As US President Joe Biden puts the finishing touches to his State of the Union address, spare a thought for the behind-the-scenes toil of the White House speechwriters, the hardest-working team in Washington this time of year.
The annual keynote speech, delivered as part of a primetime extravaganza, often attracts the largest audience a US president will receive all year - and everybody in town wants in on the action.
A sentence here could inspire support for a lawmaker's pet project; a paragraph there could help take a government programme off the chopping block.
Cody Keenan knows this all too well. As director of speechwriting in Barack Obama's second term, he was the principal penman behind four State of the Unions.
"It's the biggest speech you'll write all year, but it's also the most frustrating and annoying and time consuming," he says.
"You still feel a sense of pride and relief when it's all over with," he adds.
President Biden's first State of the Union last March came only five days after Russia's invasion of Ukraine. His second, on Tuesday, will be before a new Congress in which Republicans control one chamber.
That likely means the speech will take on a much different tone from last year's one, but Mr Keenan argues it should nevertheless pick up from the core message left behind by Mr Biden in his 2022 State of the Union.
He says the yearly address is like a "built-in reset" to the presidential calendar, because it is delivered near the start of the year and many people who don't follow politics daily tune in to listen.
Under Mr Obama, Mr Keenan would begin working on the speech at least a month or two in advance, locking himself inside his windowless workroom beneath the Oval Office for hours on end as the date drew closer.
His office had a coffee maker, gifted to him by National Security Council aides keen to get an item added to the speech one year.
Some West Wing staffers even staked out the bathroom closest to his office and appealed to him for additions when they saw him come out, he recalls.
Ignoring these entreaties, as well as his swelling email inbox, Mr Keenan and his assistant Susannah Jacobs came up with a system: a big smiley face emoji on his door if the speech was going well and he was open to additions, but a skull and crossbones up if the draft was in rough shape and needed no more cooks.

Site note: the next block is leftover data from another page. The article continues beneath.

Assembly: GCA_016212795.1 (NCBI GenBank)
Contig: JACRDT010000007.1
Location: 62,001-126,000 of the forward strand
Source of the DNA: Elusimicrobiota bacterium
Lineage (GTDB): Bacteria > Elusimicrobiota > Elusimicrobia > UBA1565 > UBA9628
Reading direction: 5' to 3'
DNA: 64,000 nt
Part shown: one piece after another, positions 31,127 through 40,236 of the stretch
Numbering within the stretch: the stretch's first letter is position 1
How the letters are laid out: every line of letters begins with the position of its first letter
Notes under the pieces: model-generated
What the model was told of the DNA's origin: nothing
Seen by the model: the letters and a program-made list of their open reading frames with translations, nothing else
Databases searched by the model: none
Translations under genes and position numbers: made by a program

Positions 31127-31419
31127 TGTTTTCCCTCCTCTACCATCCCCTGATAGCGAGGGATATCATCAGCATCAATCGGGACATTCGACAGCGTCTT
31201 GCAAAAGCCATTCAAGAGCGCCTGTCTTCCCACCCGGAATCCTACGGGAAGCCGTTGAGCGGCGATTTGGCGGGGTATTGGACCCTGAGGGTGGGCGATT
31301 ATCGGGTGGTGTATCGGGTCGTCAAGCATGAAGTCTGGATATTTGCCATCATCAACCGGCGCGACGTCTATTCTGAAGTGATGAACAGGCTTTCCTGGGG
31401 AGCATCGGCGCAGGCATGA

And while Mr Keenan was the lead writer, he always had help - from the remaining half a dozen or so speechwriters on the team, the chief of staff and of course the president himself.
"The real chief speechwriter was always Barack Obama, whether it was the State of the Union or any other big speech," says Terry Szuplat, who helped craft nearly 500 Obama speeches between 2009-17.
"One of the great myths of speechwriting is that it's somehow speechwriters putting words into the president's mouth and it's just the opposite.
"It's speechwriters listening [to] and learning [from] the president every single day, and trying as best we can to provide a draft that captures their voice, vision and values."
Mr Szuplat argues that the State of the Union is a challenge few of these unheralded wordsmiths ever truly relish, a speech that must be given and is inherently high-profile but is rarely ever memorable.
"There's so many items to be addressed that every speechwriter does their best to pull it together in a coherent narrative with a common theme that brings everything together, but it's just so difficult when you're talking about truly everything - a state of the union," the rhetorical handyman says.
Ahead of the speech, Mr Obama would sit down with his lead writers and establish an overarching theme for the address. Thereafter, various officials across the government would be called upon to provide their input, grounding the speech in a list of political realities and fiscal constraints. The core writing team would then sort through that list, prioritising certain items and dropping others.
"What makes a great State of the Union is lifting it up out of a list of initiatives, programmes and policies, and trying to offer a coherent, compelling story and vision to the American people," says Mr Szuplat.
Officials in the last White House administration have rarely commented on what it was like writing speeches for President Donald Trump. But, according to the New York Times, speech-writing protocols for Mr Trump's State of the Unions hewed fairly close to Obama-era traditions: assembled with the input of various aides, edited by chief speechwriter Stephen Miller and touted as "100 percent President Trump's own words".
President Biden is notoriously hard to write speeches for, often tinkering with multiple drafts until the last moment and frequently going off script.
His chief speechwriter, Vinay Reddy, was praised last year by an administration official as being "fluent in Bidenese".
Mr Reddy is expected to huddle this weekend with Mr Biden at Camp David, the presidential retreat in Maryland, to craft and hone a final draft. They will be joined by other senior White House aides as well as historian Jon Meacham.
As a showdown looms with Republicans over the federal debt limit, a justice department investigation into Mr Biden's handling of classified information and the anticipated launch of his re-election campaign, they will have to strike the right balance on Tuesday night.
Or as Mr Keenan quips: "Good luck to the speechwriters. I'm glad I'm not the one doing it."